Lynx on the loose in 'Seasons'
Lynx on the loose in Seasons

Wildlife documentaries used to be fun and educational diversions: while watching cute animals frolic in the wilderness, you also got to learn about the magical ‘circle of life’ that made all that frolicking possible. Well, unless it was a Werner Herzog wildlife documentary — then you got to see the food chain in action, up to and including human beings. But I digress.

Alas, those happy days are long gone, and such films now trigger nothing but feelings of dread and ennui in your scribe’s tender heart. In the middle of our planet’s sixth period of mass extinction – a period for which human beings themselves are responsible — how is it possible to enjoy up-close-and-personal footage of guileless bear cubs and innocent squirrels without feeling more than a twinge of guilt?

Despite it all, filmmakers Jacques Cluzaud and Jacques Perrin have managed to make a wildlife documentary suitable for the 21st century. Previously responsible for 2001’s Oscar nominated Winged Migration, the duo’s newest feature, Les Saisons (Seasons) opens at Landmark’s Shattuck Cinemas on Friday, Nov. 25.

At first, Seasons appears to be a fairly typical cinematic paean to nature – and it’s certainly possible to enjoy it on those terms. But there’s also a message about the Anthropocene era that becomes clearer as things proceed.

A ‘history’ of the European forest shot in France and in Poland’s endangered Bialowieza Forest (home to the bison seen in the film), Seasons explains how the continent was once covered in lush foliage populated by a wide variety of wildlife. This period is recreated in stunning detail, lulling viewers into a false sense of complacency regarding Europe’s contemporary conservation efforts.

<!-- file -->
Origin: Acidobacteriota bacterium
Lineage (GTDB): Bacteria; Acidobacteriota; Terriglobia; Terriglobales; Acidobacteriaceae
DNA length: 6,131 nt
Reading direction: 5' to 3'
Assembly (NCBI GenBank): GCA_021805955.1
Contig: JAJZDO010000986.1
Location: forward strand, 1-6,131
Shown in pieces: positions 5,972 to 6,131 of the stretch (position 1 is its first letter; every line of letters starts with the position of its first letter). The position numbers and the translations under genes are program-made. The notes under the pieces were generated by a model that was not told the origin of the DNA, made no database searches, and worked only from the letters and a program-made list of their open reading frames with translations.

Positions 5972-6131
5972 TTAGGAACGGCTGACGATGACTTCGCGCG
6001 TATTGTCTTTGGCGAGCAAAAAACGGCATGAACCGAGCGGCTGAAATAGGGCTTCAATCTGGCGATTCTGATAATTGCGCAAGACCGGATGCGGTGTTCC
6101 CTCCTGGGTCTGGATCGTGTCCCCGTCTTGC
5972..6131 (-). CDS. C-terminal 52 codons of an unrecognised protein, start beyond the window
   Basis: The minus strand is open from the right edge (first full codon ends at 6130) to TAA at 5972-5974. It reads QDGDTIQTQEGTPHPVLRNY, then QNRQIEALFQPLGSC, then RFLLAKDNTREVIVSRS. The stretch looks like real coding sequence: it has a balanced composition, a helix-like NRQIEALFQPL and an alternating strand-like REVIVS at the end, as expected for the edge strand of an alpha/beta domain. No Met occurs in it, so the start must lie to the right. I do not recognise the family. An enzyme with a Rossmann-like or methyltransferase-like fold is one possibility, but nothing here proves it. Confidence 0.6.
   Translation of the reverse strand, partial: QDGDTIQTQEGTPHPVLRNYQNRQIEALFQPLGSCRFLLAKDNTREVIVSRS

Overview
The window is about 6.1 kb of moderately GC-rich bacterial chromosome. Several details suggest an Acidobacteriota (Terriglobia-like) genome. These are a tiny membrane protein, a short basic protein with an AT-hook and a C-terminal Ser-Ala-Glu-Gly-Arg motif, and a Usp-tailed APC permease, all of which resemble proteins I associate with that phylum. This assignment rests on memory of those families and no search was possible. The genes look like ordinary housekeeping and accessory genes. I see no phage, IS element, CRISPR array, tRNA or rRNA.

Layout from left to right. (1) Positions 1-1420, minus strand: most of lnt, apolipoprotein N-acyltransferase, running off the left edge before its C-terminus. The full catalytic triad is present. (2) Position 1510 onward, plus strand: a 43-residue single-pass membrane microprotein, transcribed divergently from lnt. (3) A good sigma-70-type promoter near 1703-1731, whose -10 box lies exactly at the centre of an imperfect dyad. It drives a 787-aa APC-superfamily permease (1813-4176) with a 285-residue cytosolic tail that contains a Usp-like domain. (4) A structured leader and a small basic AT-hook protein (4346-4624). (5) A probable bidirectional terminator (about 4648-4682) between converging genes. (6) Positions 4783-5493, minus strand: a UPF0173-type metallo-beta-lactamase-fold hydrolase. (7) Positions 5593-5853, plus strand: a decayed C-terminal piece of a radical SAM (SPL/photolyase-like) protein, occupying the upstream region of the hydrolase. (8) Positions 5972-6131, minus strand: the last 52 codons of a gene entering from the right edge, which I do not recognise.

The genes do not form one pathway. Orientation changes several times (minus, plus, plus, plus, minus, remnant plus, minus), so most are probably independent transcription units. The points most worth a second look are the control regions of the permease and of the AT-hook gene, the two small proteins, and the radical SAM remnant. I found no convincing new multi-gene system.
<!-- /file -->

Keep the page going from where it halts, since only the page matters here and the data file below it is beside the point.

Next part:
It’s a place filled with hedgehogs, owls, bears, storks, lynx, foxes, and countless varieties of birds. About all that’s missing from the film is Hansel and Gretel and Little Red Riding Hood – but there are plenty of big, bad wolves on hand (with apologies for being judgmental about wolves). For the first half of the film Mother Nature’s cup runneth over.

Cluzaud and Perrin dub this the Golden Age of the Forest, a period that began roughly 12,000 years ago and ended after the ecological balance began to be disturbed by the first hunter-gatherers. The film then switches gears as it depicts the slow but steady intrusion of homo sapiens into this Edenic paradise, beginning with settlers who lived in relative co-existence with nature and ending with the clear cutting, industrialization and climate change of the last few centuries.

Before the depressing bits at the end (and the filmmakers plea for a truce between nature and mankind), though, there’s a good hour’s worth of truly breathtaking wildlife footage. Some of it appears to be have shot by aerial drones, but the majority is ground-level footage, beautifully filmed and brilliantly edited.

For those who appreciated Winged Migration, you’ll get similar mileage from Seasons. One caveat: while the film is suitable for older children, you may went to leave the toddlers at home – unless you want to spend time mopping up tears and explaining how and why predators go about their business.

Berkeleyside’s film writer John Seal writes a column in The Phantom of the Movies’ Videoscope, an old-fashioned paper magazine, published quarterly. Read more from Big Screen Berkeley on Berkeleyside.

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Freelancer John Seal is Berkeleyside’s film critic. A movie connoisseur with a penchant for natty hats who lives in Oakland, John writes a weekly film recommendation column at Box...